People who use it say it is a miracle drug, but the government says it might be dangerous.
We are talking about kratom, an herbal supplement that’s seen a huge surge in popularity, including here in Tucson.
“I think that more people are definitely aware of it. More people are using it,” said Steve Dudley, PharmD., with the Arizona Poison and Drug Information Center.
Kratom is an herbal supplement derived from a plant that grows in southeast Asia…
At lower doses, kratom is a stimulant. When the dose is increased, experts say the effects are much different.
“At higher doses, kratom does act just like an opioid does. It hits on the same receptors; causes the same issues. so you can see sedation, difficulty breathing,” Dudley told the News 4 Tucson Investigators.
Since the News 4 Tucson Investigators first told you about kratom nearly two years ago, calls to the Arizona Drug and Poison Information Center have spiked, with some patients reporting increased heart rate, nausea, or vomiting after taking kratom – either alone, or in combination with other drugs.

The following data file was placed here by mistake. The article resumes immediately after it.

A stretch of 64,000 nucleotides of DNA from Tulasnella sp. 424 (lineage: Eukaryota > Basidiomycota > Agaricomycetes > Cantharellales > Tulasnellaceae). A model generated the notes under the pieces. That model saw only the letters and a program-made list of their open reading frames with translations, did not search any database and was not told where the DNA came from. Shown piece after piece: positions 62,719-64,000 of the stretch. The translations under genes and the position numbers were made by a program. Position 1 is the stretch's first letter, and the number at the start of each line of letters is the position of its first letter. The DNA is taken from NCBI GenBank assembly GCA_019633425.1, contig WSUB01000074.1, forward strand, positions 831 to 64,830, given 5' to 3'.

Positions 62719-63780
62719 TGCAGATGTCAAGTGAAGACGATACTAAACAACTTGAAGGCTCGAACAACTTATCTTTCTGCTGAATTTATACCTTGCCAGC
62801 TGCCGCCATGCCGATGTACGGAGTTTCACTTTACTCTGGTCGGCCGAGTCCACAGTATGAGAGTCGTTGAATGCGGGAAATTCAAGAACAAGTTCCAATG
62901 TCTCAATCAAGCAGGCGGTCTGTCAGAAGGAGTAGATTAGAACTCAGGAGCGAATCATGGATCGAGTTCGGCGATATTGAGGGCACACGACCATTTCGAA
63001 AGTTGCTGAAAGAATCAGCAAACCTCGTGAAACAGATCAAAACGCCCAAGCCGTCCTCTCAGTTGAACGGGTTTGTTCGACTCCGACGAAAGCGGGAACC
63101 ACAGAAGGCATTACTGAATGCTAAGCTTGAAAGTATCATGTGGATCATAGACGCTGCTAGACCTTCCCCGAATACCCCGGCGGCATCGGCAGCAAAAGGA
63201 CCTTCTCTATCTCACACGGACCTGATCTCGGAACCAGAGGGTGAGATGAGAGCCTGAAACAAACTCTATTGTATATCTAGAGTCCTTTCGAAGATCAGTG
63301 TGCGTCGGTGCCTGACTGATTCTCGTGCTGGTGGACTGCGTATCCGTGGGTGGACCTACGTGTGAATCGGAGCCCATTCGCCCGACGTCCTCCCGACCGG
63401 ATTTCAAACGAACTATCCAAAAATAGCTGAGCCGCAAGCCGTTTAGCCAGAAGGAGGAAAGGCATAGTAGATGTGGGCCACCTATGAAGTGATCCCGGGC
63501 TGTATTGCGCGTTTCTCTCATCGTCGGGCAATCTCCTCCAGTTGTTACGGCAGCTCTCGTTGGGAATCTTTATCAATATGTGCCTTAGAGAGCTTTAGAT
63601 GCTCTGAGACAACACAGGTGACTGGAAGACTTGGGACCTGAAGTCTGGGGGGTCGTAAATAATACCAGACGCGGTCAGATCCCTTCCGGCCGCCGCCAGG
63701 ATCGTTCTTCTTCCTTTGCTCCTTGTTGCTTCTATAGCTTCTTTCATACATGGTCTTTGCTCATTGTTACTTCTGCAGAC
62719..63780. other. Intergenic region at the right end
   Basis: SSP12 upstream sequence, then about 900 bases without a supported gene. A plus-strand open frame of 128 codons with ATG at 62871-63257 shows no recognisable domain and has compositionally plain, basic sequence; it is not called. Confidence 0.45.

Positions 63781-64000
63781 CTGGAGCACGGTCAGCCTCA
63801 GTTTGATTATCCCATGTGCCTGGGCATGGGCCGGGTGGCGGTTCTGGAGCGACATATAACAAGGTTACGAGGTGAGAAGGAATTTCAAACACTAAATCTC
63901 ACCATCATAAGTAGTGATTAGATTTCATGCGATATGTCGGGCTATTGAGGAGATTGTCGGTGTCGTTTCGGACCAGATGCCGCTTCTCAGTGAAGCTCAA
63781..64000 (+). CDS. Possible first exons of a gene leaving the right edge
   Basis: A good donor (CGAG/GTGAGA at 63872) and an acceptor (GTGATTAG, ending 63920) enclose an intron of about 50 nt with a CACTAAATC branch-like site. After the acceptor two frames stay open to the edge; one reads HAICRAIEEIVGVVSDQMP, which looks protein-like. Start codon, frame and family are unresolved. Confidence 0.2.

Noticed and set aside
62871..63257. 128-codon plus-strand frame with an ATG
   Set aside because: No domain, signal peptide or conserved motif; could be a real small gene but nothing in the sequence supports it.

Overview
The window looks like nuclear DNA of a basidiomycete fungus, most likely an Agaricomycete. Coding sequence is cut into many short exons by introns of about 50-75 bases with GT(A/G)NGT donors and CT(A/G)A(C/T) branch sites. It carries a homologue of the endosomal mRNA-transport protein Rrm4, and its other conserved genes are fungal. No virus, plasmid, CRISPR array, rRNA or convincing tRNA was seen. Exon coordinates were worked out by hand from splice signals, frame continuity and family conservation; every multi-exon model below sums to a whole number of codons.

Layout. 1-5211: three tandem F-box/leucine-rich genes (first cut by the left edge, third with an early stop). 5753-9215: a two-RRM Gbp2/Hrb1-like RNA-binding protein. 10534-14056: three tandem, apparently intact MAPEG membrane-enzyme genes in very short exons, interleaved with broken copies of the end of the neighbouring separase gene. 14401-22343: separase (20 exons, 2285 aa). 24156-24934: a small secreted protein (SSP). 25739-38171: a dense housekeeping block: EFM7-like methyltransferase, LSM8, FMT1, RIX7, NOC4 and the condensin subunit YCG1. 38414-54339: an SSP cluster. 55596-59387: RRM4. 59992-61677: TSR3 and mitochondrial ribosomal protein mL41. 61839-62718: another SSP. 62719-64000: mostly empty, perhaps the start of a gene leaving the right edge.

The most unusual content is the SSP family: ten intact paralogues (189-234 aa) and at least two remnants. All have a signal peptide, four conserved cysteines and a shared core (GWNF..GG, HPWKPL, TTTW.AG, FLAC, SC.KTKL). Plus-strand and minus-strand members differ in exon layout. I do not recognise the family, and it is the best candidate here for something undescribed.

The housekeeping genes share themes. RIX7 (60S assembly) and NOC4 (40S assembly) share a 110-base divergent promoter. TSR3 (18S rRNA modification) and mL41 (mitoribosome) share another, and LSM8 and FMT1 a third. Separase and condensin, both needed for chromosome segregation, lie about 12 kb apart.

“More users, you’re going to have more calls. Someone is going to have an adverse effect,” Dudley told the News 4 Tucson Investigators.
In 2016, calling kratom “an imminent hazard to public safety” the Drug Enforcement Administration planned to make it illegal. Ultimately, the ban was delayed. The following year, the Food and Drug Administration said there were 36 deaths associated with the use of kratom-containing products.
“Any foreign substance we put in our body can cause harm, at the right dose and under the right circumstances,” Dudley told the News 4 Tucson Investigators.
For people who are in the business of selling kratom, any talk of a potential ban is troubling.
“Everyday is somewhat of a battle with the government, in terms of keeping kratom legal,” said Jill Fickett, who runs Miracle Koffee, a business in central Tucson that sells Kratom in powder and capsule form.
Fickett told the News 4 Tucson Investigators, her shop has countless satisfied repeat customers.
“They’re here because they want to do something natural, and they want to better their lives,” Fickett said.
Fickett also told the News 4 Tucson Investigators, she has found that kratom helps relieve chronic pain and more, without harmful side-effects.
“It helps with mood, depression, anxiety,” Fickett said.
Though, with an uncertain legal future, Fickett worries her customers might be left hurting, if the government were to outlaw kratom.
“There’s not enough research on kratom. People don’t know enough about it. I think that’s why it’s somewhat controversial,” Fickett told the News 4 Tucson Investigators.
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